Albert Chao -- President and Chief Executive Officer

Certainly, because of the fourth quarter demand for PVC generally is weak with seasonal construction slowing down, so demand for PVC and caustic production has also come down. But as the market recovers and the building construction season starts, there'll be more production of PVC and caustic. And we'll see how industrial demand grows, both US and in the international markets, how well support price increases for caustic.

Stephen Byrne -- Bank of America Merrill Lynch -- Analyst

And then Albert, you mentioned some of your customers continue to reduce inventory levels. When you think about your largest end markets for caustic, are you seeing any signs of an inflection into those end markets? Anything that would suggest that those end markets have meaningfully decoupled from global GDP growth?

Albert Chao -- President and Chief Executive Officer

Well, caustic as you know are used broadly in many manufacturing sectors, not only in alumina but also in pulp and paper, refinery, cosmetics, consumer products. There's a very broad application. So it has a very strong correlation with GDP as well. And time will tell, we are concerned of the impact of coronavirus potentially on just the general industrial activities around the world, and time will tell how much that will impact both production and demand because some of those plants, particularly in China has been producing lower rates or shut down or they cannot ship. So not only sub-demand could be down but the production cost will be down. So we'll -- time will tell, what's the impact of both capacity, production and demand will be.

Stephen Byrne -- Bank of America Merrill Lynch -- Analyst

Thank you.

Albert Chao -- President and Chief Executive Officer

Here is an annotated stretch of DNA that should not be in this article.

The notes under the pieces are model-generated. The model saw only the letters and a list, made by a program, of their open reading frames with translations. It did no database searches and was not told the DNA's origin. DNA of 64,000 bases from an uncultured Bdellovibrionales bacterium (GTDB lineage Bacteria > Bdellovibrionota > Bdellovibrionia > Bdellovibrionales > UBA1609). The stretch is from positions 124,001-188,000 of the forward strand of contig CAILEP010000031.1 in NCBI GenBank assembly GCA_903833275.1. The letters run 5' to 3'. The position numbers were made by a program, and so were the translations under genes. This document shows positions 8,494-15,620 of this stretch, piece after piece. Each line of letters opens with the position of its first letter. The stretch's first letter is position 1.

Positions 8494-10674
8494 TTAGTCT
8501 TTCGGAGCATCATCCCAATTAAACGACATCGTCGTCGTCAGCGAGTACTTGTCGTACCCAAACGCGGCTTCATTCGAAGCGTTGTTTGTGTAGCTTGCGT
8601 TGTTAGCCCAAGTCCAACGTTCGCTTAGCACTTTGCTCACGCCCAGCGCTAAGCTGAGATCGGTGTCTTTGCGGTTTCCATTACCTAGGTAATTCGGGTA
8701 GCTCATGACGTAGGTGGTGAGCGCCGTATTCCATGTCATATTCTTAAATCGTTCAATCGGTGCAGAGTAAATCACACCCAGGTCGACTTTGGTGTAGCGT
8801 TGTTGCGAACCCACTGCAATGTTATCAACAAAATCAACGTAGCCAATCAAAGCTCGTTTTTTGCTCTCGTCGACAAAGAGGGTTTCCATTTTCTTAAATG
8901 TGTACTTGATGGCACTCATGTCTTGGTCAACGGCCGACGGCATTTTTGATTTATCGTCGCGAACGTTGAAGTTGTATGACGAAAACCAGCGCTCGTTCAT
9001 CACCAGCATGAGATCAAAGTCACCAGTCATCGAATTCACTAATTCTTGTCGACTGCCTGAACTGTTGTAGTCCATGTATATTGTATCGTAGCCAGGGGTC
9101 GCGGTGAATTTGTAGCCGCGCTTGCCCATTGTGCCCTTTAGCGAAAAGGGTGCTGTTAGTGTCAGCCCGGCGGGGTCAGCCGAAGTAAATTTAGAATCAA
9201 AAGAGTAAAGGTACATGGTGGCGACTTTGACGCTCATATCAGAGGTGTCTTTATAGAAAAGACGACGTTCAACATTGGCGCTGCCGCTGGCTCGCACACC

You're welcome.

Operator

Thank you. And our next question comes from the line of Kevin McCarthy with Vertical Research.

Kevin McCarthy -- Vertical Research Partners -- Analyst

Good morning. Albert, just a follow up on the prior point. What is your preliminary assessment of the likely net impact of the virus on China's net trade position? Do you expect it to be a net negative? Or are there examples of a net positive for you when you take into account the reduced supply position in China?

Albert Chao -- President and Chief Executive Officer

That's a good question. We're still trying to get information feedback. As you know, this is -- the issue just started less than a month ago. China does or did export a fair amount of caustic on the coastal regions. So with the plants not able to produce or can't get ships to load or unload, the export market could be affected. On the other hand, we don't know what the demand for the export markets are for Chinese caustic. So that -- we don't come and tell you, and I think at a month or so we can get better information.

Kevin McCarthy -- Vertical Research Partners -- Analyst

Okay. And then secondly, I wanted to ask about your M&A pipeline. And I think Westlake was mentioned in a Bloomberg article several weeks ago as a possible acquirer of Orbia in Mexico, perhaps you can comment on a specific deal. But in general, what would you say about your appetite for sizable acquisitions as the businesses approach trough conditions here?

Albert Chao -- President and Chief Executive Officer

Look, Kevin, as you can imagine and you heard our comments earlier, we're taking a conservative view as we enter this market. And so we're going to be cautious about any opportunity that might be in the marketplace. You're right, I can't comment about any particular activity that we might look at or any particular trend that we see in terms of assets in the marketplace. But we're going to take a conservative stance in terms of how we deploy capital in this business to make sure that we're creating real value to grow the business on a long-term basis.

Kevin McCarthy -- Vertical Research Partners -- Analyst

Understood. Thank you very much.

Albert Chao -- President and Chief Executive Officer

You're welcome.

Operator

Thank you. And our next question comes from the line of Neel Kumar with Morgan Stanley.

Neel Kumar -- Morgan Stanley -- Analyst

Hi. Thanks for taking my question. I think you mentioned some rationalization of your capacity around the rolling your comments. Can you just give us some more color on that? Just what kind of impact that had in terms of overall size and how well it impacts your cost structure in 2020?